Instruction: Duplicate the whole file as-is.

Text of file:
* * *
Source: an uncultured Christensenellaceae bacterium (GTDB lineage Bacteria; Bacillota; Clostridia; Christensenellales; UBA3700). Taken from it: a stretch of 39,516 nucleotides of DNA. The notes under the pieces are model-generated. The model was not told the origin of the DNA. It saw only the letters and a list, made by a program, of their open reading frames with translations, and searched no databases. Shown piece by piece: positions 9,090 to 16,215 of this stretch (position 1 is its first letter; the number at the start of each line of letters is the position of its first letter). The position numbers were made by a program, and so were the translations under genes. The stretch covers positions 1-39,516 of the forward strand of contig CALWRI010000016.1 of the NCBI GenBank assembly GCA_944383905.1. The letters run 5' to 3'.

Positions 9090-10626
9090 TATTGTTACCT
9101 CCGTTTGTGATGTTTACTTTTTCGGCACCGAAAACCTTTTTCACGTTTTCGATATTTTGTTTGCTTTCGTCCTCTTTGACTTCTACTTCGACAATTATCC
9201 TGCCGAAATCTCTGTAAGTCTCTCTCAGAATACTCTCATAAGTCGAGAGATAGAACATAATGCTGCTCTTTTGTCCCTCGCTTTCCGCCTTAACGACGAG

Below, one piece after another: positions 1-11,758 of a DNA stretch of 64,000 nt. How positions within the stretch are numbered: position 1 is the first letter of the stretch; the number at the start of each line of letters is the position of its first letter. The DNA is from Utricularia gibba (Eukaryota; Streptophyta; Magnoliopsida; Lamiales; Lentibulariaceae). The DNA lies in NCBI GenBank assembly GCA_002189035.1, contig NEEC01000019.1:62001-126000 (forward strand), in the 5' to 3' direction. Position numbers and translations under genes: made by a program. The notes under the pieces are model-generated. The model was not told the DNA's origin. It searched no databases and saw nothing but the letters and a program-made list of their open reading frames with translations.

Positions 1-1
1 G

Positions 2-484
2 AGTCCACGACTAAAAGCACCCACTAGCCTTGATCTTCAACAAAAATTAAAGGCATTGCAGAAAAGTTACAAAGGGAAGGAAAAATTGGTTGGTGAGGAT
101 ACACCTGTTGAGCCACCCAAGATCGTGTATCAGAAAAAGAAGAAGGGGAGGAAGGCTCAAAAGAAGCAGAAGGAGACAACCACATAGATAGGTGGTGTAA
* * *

Source: an uncultured Christensenellaceae bacterium (GTDB lineage Bacteria; Bacillota; Clostridia; Christensenellales; UBA3700). Taken from it: a stretch of 39,516 nucleotides of DNA. The notes under the pieces are model-generated. The model was not told the origin of the DNA. It saw only the letters and a list, made by a program, of their open reading frames with translations, and searched no databases. Shown piece by piece: positions 9,090 to 16,215 of this stretch (position 1 is its first letter; the number at the start of each line of letters is the position of its first letter). The position numbers were made by a program, and so were the translations under genes. The stretch covers positions 1-39,516 of the forward strand of contig CALWRI010000016.1 of the NCBI GenBank assembly GCA_944383905.1. The letters run 5' to 3'.

Positions 9090-10626
9090 TATTGTTACCT
9101 CCGTTTGTGATGTTTACTTTTTCGGCACCGAAAACCTTTTTCACGTTTTCGATATTTTGTTTGCTTTCGTCCTCTTTGACTTCTACTTCGACAATTATCC
9201 TGCCGAAATCTCTGTAAGTCTCTCTCAGAATACTCTCATAAGTCGAGAGATAGAACATAATGCTGCTCTTTTGTCCCTCGCTTTCCGCCTTAACGACGAG

Below, one piece after another: positions 1-11,758 of a DNA stretch of 64,000 nt. How positions within the stretch are numbered: position 1 is the first letter of the stretch; the number at the start of each line of letters is the position of its first letter. The DNA is from Utricularia gibba (Eukaryota; Streptophyta; Magnoliopsida; Lamiales; Lentibulariaceae). The DNA lies in NCBI GenBank assembly GCA_002189035.1, contig NEEC01000019.1:62001-126000 (forward strand), in the 5' to 3' direction. Position numbers and translations under genes: made by a program. The notes under the pieces are model-generated. The model was not told the DNA's origin. It searched no databases and saw nothing but the letters and a program-made list of their open reading frames with translations.

Positions 1-1
1 G

Positions 2-484
2 AGTCCACGACTAAAAGCACCCACTAGCCTTGATCTTCAACAAAAATTAAAGGCATTGCAGAAAAGTTACAAAGGGAAGGAAAAATTGGTTGGTGAGGAT
101 ACACCTGTTGAGCCACCCAAGATCGTGTATCAGAAAAAGAAGAAGGGGAGGAAGGCTCAAAAGAAGCAGAAGGAGACAACCACATAGATAGGTGGTGTAA